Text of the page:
Empowering young people: the UCL Institute of Education joins the Fair Education Alliance

The UCL Institute of Education (IOE) is delighted to join the Fair Education Alliance and to join forces with other leading organisations to bring the advantages of education to all.

As the world’s leading centre for research and development in education, ranked first in the world for education in the QS global rankings of universities for the past three years in a row, we typically account for over a quarter of the UK’s education research funding. At the heart of our mission is a commitment to social justice, and we have influenced policy and spending, curriculum design, service delivery and professional practice to help ameliorate the effects of social disadvantage across all life stages.

We hope, therefore, to work with the Fair Education Alliance to help it achieve all its impact goals, from literacy and numeracy at primary school, through to narrowing the gap in university graduation. However, for the initial focus of our work with the Alliance, I have chosen an area which sometimes receives less public attention than the school and university sectors: Impact Goal 4, to narrow the gap in the proportion of young people taking part in further education or employment-based training after finishing their GCSEs.

The transition from education to work can be hard to achieve for those from lower income backgrounds, and we have long argued for a more unified 14-19 curriculum to ensure that all young people experience both theoretical and applied learning opportunities that empower them to make informed choices for the future. We have recently researched the role of provision for 14-16 year olds in further education colleges in supporting progression into further education and employment, and have worked with partners on guidance related to 16-19 Study Programmes. We are leading projects designed to improve the quality of careers education, information, advice and guidance and, following research on 14+ participation, progression and attainment, provided evidence to a number of select committees.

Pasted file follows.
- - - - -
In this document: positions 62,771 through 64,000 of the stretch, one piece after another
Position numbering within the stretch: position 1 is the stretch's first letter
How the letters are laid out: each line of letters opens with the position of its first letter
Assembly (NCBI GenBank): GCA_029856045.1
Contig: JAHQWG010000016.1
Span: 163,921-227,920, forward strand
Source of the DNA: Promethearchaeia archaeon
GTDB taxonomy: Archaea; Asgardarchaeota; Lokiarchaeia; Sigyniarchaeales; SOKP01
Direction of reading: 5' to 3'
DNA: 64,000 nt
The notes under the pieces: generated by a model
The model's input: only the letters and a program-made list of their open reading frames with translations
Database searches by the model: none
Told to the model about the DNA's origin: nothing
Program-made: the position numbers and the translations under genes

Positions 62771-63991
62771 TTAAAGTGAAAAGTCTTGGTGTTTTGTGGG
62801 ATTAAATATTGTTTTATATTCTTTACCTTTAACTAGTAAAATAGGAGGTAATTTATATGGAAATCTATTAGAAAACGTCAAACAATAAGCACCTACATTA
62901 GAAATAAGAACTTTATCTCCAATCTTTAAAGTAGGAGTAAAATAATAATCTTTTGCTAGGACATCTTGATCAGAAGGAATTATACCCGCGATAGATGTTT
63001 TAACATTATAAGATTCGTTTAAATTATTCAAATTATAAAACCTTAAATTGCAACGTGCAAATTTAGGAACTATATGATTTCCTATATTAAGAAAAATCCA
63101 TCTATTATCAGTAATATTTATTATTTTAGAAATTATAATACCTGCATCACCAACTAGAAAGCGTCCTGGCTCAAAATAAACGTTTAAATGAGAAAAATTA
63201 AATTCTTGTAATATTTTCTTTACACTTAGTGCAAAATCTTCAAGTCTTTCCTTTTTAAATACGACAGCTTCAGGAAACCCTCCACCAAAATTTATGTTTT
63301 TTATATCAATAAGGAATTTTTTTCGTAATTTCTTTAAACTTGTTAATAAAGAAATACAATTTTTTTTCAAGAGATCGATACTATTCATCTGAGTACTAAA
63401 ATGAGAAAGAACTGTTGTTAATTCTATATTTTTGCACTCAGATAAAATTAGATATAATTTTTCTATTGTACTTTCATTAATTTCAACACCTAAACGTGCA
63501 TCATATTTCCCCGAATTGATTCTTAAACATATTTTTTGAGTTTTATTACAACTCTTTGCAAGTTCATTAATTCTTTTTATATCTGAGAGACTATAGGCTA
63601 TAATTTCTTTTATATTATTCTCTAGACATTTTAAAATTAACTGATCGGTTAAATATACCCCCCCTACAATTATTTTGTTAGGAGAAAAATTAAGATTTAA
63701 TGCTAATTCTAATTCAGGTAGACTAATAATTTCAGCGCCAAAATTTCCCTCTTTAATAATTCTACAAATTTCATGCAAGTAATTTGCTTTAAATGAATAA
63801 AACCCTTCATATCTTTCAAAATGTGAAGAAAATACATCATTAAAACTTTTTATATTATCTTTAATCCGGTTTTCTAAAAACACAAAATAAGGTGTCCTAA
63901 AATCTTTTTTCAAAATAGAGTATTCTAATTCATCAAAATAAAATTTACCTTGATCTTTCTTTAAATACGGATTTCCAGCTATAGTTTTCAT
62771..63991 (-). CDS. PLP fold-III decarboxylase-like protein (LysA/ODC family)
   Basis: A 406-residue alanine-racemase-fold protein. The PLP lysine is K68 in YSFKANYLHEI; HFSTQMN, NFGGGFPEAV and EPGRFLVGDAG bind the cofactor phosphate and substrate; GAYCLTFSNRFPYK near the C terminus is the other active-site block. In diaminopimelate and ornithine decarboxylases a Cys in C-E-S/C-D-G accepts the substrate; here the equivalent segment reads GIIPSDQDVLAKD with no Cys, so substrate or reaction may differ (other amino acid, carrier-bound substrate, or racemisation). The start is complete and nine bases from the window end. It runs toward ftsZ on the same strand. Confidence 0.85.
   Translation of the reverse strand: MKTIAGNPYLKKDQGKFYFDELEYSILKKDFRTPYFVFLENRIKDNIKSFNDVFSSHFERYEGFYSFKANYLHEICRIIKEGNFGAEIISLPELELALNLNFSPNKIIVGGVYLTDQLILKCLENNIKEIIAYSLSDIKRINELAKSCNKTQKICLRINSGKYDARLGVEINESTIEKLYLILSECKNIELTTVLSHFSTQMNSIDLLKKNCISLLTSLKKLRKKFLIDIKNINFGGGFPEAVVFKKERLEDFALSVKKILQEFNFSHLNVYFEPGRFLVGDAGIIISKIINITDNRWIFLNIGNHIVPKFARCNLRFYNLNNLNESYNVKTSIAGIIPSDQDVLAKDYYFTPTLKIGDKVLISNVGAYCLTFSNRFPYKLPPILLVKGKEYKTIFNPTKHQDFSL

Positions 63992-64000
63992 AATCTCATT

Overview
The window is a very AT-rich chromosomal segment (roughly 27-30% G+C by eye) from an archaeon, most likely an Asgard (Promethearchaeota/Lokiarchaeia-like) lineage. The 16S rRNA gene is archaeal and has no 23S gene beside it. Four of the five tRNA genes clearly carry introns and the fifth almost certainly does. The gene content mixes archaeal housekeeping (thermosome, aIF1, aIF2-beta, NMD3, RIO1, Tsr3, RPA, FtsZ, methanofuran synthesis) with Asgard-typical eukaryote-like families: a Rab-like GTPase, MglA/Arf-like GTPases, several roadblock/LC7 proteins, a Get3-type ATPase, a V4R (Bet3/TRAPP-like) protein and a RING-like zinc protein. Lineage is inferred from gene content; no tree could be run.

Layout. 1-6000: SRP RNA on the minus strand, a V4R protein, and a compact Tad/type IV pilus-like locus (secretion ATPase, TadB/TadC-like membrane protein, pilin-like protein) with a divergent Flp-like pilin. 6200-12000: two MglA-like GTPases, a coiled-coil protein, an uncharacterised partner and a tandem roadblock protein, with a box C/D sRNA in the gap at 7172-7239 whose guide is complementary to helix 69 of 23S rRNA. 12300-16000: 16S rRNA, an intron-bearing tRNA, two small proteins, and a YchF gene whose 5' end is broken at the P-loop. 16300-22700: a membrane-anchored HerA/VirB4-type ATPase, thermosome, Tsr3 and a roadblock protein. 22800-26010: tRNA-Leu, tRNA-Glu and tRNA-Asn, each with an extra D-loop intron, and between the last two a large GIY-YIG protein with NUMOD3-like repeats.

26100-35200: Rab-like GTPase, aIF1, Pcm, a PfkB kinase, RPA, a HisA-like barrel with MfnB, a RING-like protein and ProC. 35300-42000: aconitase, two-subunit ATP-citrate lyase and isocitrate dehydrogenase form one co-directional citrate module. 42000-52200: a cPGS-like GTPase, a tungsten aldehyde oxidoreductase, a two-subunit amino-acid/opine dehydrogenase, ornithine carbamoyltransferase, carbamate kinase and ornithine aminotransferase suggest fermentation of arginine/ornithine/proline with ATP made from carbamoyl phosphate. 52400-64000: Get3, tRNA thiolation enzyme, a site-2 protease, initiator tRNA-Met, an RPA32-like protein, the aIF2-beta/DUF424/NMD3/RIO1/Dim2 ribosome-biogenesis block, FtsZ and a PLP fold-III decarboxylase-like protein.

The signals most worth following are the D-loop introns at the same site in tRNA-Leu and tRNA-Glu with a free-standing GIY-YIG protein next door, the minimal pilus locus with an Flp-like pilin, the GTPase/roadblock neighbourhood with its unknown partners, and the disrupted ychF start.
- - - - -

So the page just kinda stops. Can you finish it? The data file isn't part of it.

Recent research from our Centre for Post-14 Education and Work has focused on building local and regional high skills ecosystems, in which employers, post-16 education providers and local and regional organisations collaborate to develop the technical and vocational education required for economic prosperity. This has involved innovative, sustainable partnerships between FE providers and employers to encourage the design and delivery of new learning opportunities, as well as stimulating changes in the workplace itself. Our aim is to provide young people with high quality technical and vocational education pathways and clearer progression routes into employment and further study.

We are excited to be joining the Fair Education Alliance, and I see our membership as an important way for us to build new partnerships which will inform our research, help us to inform policy and practice, and make a real difference to those who have most to gain from the positive impact of education on their future health, happiness and career prospects.

Becky Francis, Director, UCL Institute of Education